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Old 01-31-2014, 05:22 AM  
bud16415
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You might want to experiment just a little with a sanding sealer also. Some woods will absorb stain at a very uneven rate across the piece. Plywood’s will do this. The sealer fills the pours and will make the stain go on more even. Just something to think about.



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Old 02-01-2014, 08:21 AM  
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Is that the same as pre-stain conditioner? I test that on a piece and it seems to really help life the fibers for one lady sanding.


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Old 02-05-2014, 04:56 PM  
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Ok so I am about to take my chainsaw to the bookcase I just built!!!
All went well with the stain and most of the poly. However today the second coat of poly on the inside of a couple of shelves dried to a white tint. Does that mean I put too much on it? What are my options? Here are a couple of pictures of the rest of the bookcase. imageuploadedbyhome-repair1391644522.471335.jpgimageuploadedbyhome-repair1391644566.059328.jpg


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Old 02-05-2014, 05:16 PM  
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Give it a couple days, it might just clear up as it cures out. No chain saw yet.

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Old 02-05-2014, 06:14 PM  
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I sure hope so. I will give it a couple of days. If it does not clear up is my only option to sand those places and reapply urethane?

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Old 02-06-2014, 05:13 AM  
bud16415
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I started a thread a couple months ago when I did my first floor floors. It was a nightmare and you might want to read thru that thread. After that I learned a trick that sometimes helps and if you do it within a day or two I’m told it works. That is to heat the area with something like a hair dryer I don’t know if a heat gun would be too hot or if you uses one to try it don’t get to close to the surface to burn the poly. In my case the first coat went on perfect as it had bare wood below and could outgas both ways. The more coats the bigger the problem and for me it was I applied it with a roller and the white was trapped air. You will be fine if the heat doesn’t work just sanding those areas and they will look white after sanding and then putting poly on will clear right up. I ended up spot sanding a huge amount of my floor.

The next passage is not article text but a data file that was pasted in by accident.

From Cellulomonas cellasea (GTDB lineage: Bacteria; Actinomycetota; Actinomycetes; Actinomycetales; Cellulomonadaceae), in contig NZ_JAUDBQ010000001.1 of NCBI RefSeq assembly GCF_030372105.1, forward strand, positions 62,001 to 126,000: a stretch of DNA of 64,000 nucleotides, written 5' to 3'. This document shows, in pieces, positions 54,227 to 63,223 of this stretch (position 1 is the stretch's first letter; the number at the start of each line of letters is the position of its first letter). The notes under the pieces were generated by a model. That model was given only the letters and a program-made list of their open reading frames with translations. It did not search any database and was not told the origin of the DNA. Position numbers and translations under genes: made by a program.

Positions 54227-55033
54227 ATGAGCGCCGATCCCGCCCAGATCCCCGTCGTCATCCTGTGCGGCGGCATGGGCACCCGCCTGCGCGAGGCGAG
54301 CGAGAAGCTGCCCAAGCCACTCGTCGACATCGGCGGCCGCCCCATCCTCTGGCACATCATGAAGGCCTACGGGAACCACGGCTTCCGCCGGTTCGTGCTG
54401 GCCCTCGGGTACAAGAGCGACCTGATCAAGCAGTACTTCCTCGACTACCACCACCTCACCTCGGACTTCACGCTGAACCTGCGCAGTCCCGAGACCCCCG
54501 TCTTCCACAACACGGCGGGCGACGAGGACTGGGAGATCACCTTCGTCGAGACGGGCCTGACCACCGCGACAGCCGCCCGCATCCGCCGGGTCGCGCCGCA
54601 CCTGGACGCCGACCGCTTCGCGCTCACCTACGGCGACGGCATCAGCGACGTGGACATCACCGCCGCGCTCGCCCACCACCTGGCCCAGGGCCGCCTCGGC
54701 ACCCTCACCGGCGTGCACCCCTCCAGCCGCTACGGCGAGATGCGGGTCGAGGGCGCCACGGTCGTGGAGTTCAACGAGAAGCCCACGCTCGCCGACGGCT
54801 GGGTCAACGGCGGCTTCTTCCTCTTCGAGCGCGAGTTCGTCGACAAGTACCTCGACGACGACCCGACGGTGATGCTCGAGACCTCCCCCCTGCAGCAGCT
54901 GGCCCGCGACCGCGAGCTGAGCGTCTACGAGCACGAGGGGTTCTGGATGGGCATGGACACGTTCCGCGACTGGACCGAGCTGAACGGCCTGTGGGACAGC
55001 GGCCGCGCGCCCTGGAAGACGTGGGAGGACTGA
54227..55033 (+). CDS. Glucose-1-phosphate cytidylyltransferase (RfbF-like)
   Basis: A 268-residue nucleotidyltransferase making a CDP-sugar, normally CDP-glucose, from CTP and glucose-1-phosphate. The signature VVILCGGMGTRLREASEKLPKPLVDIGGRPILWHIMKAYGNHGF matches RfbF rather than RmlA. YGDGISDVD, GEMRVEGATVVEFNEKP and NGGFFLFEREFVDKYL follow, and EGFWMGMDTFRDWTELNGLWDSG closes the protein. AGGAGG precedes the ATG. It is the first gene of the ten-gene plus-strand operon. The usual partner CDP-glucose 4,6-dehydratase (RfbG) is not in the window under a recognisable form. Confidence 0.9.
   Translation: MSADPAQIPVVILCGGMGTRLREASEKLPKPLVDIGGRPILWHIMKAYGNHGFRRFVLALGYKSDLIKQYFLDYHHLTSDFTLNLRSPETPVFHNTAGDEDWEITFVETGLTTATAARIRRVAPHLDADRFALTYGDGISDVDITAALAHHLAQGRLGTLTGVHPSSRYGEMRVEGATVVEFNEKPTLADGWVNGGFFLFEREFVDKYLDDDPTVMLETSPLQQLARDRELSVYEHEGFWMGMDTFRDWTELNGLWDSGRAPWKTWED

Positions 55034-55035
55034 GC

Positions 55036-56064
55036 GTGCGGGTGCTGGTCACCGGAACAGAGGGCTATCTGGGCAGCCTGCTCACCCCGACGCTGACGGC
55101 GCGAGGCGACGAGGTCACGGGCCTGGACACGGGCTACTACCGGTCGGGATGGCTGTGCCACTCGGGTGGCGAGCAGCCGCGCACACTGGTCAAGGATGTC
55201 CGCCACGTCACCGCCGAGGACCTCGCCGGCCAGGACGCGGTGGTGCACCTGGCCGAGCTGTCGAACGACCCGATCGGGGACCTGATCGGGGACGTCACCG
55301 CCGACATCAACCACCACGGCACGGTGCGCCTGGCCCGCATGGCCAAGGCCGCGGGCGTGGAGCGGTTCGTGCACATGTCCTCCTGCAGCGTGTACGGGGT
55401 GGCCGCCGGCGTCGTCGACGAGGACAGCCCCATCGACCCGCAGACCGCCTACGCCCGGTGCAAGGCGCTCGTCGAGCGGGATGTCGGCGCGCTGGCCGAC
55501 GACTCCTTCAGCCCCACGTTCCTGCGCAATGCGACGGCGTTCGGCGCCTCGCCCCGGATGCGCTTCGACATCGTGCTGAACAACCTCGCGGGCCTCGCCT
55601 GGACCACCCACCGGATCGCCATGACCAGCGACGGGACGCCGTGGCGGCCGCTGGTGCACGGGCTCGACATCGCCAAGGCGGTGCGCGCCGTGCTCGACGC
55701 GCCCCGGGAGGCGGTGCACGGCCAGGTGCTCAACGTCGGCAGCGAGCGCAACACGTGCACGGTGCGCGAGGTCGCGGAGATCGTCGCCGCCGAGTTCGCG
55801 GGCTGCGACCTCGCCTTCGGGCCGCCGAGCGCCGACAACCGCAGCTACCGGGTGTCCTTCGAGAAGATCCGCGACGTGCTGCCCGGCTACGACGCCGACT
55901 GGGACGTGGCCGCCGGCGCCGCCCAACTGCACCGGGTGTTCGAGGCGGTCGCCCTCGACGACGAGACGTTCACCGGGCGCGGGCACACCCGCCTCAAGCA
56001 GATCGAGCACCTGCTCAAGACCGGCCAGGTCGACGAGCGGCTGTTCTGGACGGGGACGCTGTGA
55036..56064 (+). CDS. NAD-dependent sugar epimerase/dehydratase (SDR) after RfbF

http://www.houserepairtalk.com/f107/...e-asked-16565/

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Old 02-06-2014, 10:00 AM  
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Excellent thanks Bud. If I have to sNd would you go with 150 then 220 pr direct to 220?


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Old 02-06-2014, 10:31 AM  
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I would always step up thru the papers. I think you can get there both ways but less elbow grease and less paper doing the steps. I have a little B&D mouse sander and I’m in love with that thing. Try the grit on some of your samples first if you want to get a feel for how they will cut.

By the way it looks really nice.

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Old 02-06-2014, 11:22 AM  
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Thanks Bud. I too love my mouse. It's great for corners. Will let you know how I do.

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Old 02-06-2014, 04:38 PM  
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Ok well I did what I could do by sanding the hazy spots. It worked to a level of satisfaction not excitement. I am just going to leave it as it is now. It looks fine. In looking back I think I now know what I did. The hazy spots were all in or around the corners. That is where the shelves meet the walls of the bookcase. I used a brush for the entire outside and it worked perfectly. For some reason I decided that a foam brush might be easier for the inside. Well I think I loaded the foam brush up too much and out too much on. The corners are hard to get. I promise I will never use a foam brush again. I have much better luck with real brushes.

Thanks for your help. Bookcase done on to next project.


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